Coming off a tough loss to the Nashville Predators and a three-day break since that games it’s not getting easier for the New York Islanders. They play the Anaheim Ducks who have one of the hottest goalies in the game right now.
The New York Islanders loss against the Nashville Predators on October 13th was tough to take. Not because the Preds stole the game from the Isles. But because the Isles didn’t play a full 60. Had they, they might have been more competitive than the 5-2 scoreline indicated.
When the Islanders showed up to play in the second period they scored two goals and put themselves back into the game after falling behind 3-0 in the first frame.
When they showed up, the Islanders were a threat to score. The guy between the pipes for the Predators, Juuse Saros, didn’t put up much of a fight. Even though the Preds won 5-2 he had a 0.909SV%
Against the Anaheim Ducks, the New York Islanders will face one of better keepers in the game right now. Even if they show up for 60 minutes they’ll have to figure out a way through
. A goalie that had a 2.00GAA and 0.951SV% against the Isles last season.
The Weakness in the Wall
Through five games John Gibson has a 3-1-1 record with a 2.07GAA and a 0.944SV% with one shutout. There isn’t much wrong with Gibson’s game. He’s a solid goalie, he’s calm under pressure, and he can steal a game for his team when they need him to.
But obviously, no goalie is perfect. Every one of them has a weakness. For John Gibson, it just might be his post-to-post game when tracking pucks in the slot.
Leading up to the 2017 NHL Stanley Cup Playoffs, NHL.com previewed both goalies in the opening round series between the Anaheim Ducks and San Jose Sharks; John Gibson and Martin Jones.
In their review of John Gibson, they wrote that the Ducks keeper wasn’t like most goalies when it came to playing cross slot passes. Unlike most goalies, Gibson played the pass on his knees rather than standing.
"One noticeable trend on these plays was how often Gibson slid across on his knees laterally on passes close to the top of the face-off circles, an area where a lot of goalies would try to beat plays up on their skates. Even though he beat most of the plays across, the sliding created more exposure high […]"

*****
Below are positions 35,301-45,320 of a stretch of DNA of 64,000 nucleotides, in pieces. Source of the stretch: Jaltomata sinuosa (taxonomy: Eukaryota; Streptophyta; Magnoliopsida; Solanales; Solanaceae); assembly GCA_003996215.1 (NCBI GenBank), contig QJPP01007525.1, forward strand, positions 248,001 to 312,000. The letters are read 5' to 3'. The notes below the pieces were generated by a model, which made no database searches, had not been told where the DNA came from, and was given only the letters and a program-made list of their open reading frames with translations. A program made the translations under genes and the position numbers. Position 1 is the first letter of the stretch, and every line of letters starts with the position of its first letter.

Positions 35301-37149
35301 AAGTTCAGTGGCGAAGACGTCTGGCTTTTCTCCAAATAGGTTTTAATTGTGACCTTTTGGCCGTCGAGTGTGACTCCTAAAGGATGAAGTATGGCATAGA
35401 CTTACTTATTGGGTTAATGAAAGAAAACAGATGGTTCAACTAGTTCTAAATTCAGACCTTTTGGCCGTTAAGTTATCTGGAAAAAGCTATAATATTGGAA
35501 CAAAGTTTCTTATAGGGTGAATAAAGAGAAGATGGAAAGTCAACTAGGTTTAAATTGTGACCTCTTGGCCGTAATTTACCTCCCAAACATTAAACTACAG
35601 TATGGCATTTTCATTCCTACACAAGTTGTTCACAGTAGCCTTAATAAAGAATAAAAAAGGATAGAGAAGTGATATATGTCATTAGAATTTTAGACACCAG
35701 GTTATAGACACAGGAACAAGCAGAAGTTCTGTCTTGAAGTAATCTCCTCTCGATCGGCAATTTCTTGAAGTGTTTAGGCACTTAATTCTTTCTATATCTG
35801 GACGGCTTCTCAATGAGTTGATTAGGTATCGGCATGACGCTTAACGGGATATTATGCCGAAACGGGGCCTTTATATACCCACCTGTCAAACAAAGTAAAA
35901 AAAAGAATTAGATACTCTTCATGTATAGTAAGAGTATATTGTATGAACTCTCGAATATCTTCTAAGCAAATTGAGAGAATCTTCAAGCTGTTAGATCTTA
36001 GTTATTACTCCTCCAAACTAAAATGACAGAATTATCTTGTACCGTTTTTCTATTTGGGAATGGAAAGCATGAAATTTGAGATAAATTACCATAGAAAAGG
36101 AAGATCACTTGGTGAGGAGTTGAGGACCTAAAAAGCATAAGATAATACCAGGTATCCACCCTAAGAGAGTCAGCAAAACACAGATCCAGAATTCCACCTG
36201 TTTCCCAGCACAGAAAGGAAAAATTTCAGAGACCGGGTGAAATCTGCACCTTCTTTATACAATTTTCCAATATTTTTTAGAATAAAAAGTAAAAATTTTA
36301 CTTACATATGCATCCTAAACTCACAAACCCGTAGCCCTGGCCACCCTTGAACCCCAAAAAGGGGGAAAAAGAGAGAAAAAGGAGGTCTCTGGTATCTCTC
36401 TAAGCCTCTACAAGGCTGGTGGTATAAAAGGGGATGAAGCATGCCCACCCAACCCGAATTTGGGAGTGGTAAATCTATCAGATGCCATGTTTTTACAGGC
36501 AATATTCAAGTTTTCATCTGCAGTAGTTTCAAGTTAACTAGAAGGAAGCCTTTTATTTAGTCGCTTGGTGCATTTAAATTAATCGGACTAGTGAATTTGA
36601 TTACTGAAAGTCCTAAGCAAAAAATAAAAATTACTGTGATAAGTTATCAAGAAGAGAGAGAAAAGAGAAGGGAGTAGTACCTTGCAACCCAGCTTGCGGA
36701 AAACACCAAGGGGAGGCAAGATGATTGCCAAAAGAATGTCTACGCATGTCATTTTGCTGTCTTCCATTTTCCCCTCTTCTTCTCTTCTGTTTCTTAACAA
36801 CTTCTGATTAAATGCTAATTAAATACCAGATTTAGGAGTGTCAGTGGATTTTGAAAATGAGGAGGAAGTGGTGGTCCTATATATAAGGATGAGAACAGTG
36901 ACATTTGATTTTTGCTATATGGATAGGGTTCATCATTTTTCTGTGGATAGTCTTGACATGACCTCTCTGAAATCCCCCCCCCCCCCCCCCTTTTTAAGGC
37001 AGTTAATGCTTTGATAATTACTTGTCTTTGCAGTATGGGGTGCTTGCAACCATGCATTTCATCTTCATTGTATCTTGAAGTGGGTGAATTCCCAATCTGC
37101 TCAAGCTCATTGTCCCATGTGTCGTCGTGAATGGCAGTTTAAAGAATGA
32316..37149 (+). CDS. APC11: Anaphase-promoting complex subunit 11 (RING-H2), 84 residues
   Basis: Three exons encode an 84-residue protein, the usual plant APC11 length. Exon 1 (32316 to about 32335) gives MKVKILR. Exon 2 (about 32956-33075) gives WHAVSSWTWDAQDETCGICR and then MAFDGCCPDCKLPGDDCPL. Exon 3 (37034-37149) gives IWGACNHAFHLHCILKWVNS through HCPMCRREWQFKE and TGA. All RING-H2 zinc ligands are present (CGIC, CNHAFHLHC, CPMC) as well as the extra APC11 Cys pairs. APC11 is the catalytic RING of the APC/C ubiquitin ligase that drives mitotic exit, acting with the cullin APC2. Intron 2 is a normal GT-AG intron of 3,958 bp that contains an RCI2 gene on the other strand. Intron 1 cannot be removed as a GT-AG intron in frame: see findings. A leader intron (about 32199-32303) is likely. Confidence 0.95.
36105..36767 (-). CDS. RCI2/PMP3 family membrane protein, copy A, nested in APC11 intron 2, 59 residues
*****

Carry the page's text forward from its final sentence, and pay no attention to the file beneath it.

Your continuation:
Gibson isn’t a small goalie, but he’s not the tallest either. At 6’2″ he’s no Ben Bishop or Robin Lehner. He still takes up a lot of space, but some of the taller boys cover up more of the net even when on their knees. Unlike Gibson.
When on his knees, Gibson leaves gaps at the top of the net. And there’s one particular area where he seems to be the weakest. High-glove side.
Along with their analysis of Gibson’s playing style is an infographic of where 100 goals were scored on Gibson. Of the 100 goals scored that were tracked high glove side accounted for 25 percent of the goals scored.
Now, they note that it doesn’t mean that Gibson has a weak glove. But putting the two together, the lateral movement when tracking cross-slot passes and the spaces it leaves with the volume that he let in high-glove paints a good picture of a weakness.
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The New York Islanders should look to create down low and get Gibson to commit to the butterfly before taking advantage of the top of the net. Obviously, take the opportunities offered, but this should be the Islanders primary strategy to getting a few pucks passed John Gibson.